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A-41 Free Communication/Poster - Biomechanics of Resistance Training Wednesday, May 29, 2019, 7: 30 AM - 12: 30 PM Room: CC-Hall WA2

The Influence of Menthol on Joint Range of Motion

236 Board #74 May 29 11:00 AM - 12:30 PM

Staffiere, William; Gillis, Jason; Varnell, Michelle; Gallo, Joseph; Silva, Kevin; Moriarty, Jacob

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Medicine & Science in Sports & Exercise: June 2019 - Volume 51 - Issue 6S - p 51
doi: 10.1249/01.mss.0000560647.07734.e6
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PURPOSE: To use the known topical analgesic menthol to explore the influence of one’s perception of muscle tension on joint range of motion (ROM).

METHODS: This study received approval from the Salem State University Institutional Review Board. In a familiarization session, 15 participants first completed weight-bearing lunge (WBLT) and active ankle dorsiflexion (AADF) tests (Pre-test) to assess ROM in the soleus-gastrocnemius complex. Participants were always instructed to stretch to a ‘maximal tolerable stretch’. They immediately then completed a 6x60s static stretching routine for the ankle plantarflexors, and again completed the WBLT and AADF tests (Post-test). These testing conditions established a control (CONTROL). On two separate occasions participants returned to complete the aforementioned pre-tests, immediately after which they had 5mL of a 4 % menthol gel (M) applied to their soleus-gastrocnemius complex on one visit, and on the other visit they had 5mL of a Placebo gel (P) spread over the same area. Participants then underwent the stretching routine and post-tests as previously described. The following measures were made during each test: ROM, thermal sensation (TS), thermal comfort (TC), electromyography (EMG), and the Hoffman reflex (HR). A two-way RM ANOVA detected differences between time (Pre vs. Post), condition (CONTROL vs. M vs. P), and any interaction, with post-hoc testing used to indicate directionality (alpha=0.05).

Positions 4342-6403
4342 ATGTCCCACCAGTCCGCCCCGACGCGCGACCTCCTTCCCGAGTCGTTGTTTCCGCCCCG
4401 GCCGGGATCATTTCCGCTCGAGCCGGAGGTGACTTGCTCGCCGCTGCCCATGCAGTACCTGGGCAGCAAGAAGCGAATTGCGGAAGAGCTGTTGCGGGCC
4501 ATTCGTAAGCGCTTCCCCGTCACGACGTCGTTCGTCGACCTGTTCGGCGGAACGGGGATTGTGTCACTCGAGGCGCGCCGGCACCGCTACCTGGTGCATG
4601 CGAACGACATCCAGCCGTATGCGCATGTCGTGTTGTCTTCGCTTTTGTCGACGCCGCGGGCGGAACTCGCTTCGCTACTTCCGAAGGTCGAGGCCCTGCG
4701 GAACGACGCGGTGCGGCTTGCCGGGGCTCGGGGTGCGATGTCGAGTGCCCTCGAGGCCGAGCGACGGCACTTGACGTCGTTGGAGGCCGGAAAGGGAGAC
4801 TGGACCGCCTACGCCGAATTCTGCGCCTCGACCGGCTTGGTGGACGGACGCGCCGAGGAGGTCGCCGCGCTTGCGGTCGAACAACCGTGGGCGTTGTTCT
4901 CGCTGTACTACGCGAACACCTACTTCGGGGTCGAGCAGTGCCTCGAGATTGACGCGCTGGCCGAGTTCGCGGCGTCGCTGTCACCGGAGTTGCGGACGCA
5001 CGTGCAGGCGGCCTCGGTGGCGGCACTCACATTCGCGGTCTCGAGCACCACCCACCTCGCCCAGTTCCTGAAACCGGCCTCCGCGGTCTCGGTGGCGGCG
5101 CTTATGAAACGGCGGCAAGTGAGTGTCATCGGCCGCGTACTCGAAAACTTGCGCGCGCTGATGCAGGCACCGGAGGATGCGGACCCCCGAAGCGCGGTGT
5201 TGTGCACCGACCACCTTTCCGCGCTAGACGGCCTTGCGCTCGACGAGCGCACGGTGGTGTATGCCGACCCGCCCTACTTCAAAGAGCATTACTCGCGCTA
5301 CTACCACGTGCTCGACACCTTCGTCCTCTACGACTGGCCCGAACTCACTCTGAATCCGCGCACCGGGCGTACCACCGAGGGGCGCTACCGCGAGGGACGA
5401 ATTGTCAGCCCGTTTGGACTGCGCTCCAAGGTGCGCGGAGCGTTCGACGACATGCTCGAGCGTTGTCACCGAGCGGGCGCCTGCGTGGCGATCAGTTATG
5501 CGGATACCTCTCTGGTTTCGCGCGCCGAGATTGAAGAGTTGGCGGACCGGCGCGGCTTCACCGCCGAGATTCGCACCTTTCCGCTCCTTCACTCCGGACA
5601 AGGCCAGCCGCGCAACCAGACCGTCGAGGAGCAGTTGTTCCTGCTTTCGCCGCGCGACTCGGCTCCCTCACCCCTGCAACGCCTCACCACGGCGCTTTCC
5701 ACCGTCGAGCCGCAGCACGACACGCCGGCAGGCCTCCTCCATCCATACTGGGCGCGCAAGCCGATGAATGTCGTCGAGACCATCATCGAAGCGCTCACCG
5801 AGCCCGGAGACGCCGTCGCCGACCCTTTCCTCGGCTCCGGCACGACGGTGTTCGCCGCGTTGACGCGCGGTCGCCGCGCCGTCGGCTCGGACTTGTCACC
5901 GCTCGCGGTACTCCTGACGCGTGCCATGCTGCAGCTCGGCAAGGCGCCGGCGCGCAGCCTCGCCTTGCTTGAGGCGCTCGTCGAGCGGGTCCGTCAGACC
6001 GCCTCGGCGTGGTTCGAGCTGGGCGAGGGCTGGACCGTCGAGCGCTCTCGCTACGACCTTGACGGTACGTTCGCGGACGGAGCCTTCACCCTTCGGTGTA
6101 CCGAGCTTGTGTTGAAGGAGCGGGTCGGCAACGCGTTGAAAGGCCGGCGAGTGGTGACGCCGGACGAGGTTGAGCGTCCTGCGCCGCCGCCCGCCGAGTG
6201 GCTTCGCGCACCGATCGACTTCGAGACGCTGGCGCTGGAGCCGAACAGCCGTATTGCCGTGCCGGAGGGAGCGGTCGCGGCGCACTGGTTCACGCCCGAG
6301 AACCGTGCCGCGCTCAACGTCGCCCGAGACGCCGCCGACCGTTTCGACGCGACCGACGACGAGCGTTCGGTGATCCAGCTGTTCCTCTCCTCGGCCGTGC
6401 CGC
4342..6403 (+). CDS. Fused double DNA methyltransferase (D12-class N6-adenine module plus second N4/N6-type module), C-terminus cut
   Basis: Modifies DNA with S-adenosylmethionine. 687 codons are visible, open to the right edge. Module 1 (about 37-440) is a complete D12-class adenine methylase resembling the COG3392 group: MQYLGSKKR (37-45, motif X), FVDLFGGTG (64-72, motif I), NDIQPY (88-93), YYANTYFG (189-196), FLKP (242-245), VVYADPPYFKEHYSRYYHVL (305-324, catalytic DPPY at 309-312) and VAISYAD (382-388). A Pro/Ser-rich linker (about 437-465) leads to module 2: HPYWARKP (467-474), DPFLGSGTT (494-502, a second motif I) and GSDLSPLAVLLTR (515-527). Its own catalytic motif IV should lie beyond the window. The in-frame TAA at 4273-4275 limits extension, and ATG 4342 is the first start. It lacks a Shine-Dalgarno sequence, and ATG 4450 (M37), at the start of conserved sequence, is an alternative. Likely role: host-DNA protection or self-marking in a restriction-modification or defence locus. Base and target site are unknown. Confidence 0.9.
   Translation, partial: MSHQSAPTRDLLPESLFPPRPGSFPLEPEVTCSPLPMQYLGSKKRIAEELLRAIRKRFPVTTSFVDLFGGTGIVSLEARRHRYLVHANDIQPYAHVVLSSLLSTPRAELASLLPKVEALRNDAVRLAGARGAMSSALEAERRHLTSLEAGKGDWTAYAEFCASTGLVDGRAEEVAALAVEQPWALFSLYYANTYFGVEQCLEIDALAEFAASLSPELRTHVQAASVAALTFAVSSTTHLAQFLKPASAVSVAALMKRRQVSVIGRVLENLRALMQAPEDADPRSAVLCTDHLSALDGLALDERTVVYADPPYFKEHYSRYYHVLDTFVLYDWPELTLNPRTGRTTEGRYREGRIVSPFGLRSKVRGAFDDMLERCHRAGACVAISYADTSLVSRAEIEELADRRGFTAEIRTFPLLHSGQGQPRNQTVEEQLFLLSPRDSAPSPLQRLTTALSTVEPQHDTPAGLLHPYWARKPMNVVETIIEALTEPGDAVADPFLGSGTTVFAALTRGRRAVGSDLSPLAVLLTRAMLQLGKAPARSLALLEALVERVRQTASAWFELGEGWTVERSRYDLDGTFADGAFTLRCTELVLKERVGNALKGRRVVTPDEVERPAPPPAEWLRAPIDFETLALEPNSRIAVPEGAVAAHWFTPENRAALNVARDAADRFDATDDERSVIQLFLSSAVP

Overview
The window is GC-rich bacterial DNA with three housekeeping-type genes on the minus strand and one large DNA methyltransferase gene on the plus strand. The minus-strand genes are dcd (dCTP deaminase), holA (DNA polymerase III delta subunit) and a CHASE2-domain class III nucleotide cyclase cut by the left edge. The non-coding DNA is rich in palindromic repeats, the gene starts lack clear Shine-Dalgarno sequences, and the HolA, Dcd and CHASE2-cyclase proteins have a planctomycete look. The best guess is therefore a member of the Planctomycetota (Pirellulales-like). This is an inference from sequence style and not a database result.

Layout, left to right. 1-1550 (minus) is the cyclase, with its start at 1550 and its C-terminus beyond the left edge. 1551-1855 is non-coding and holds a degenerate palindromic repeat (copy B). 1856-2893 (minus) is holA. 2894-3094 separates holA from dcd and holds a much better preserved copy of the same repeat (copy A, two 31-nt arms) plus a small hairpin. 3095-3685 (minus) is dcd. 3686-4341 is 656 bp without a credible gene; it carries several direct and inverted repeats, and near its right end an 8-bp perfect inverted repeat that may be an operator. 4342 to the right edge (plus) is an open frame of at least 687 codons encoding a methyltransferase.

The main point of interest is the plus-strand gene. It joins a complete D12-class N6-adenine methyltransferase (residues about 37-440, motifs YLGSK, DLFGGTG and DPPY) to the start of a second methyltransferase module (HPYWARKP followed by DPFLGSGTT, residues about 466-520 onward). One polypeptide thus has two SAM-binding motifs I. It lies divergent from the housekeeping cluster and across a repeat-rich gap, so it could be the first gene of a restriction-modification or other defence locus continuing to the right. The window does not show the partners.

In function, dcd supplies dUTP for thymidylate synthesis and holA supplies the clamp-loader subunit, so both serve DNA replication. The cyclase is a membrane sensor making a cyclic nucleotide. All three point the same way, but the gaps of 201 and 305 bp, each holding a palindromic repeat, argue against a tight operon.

RESULTS: Menthol significantly improved AADF ROM by 2.67 degrees compared to P (p<0.001), coinciding with significantly cooler sensations (p<0.01) and a loss of thermal comfort (p<0.05) with menthol. Similarly, menthol improved WBLT ROM by 2.98 degrees compared to P (p<0.01), coinciding with a significant loss of thermal comfort (p<0.05) with menthol.

CONCLUSION: Menthol appears to improve active joint range of motion during stretches that are held to a maximal tolerable tension. This suggests that one’s perception of tension per se, rather than actual muscle tension, may be more important in determining maximal active joint ROM. It is not clear whether menthol achieves this by specifically reducing one’s perception of muscle tension during a maximal stretch, or whether other sensory inputs arising from menthol i.e. TS, TC, divert attention from it.

Copyright © 2019 by the American College of Sports Medicine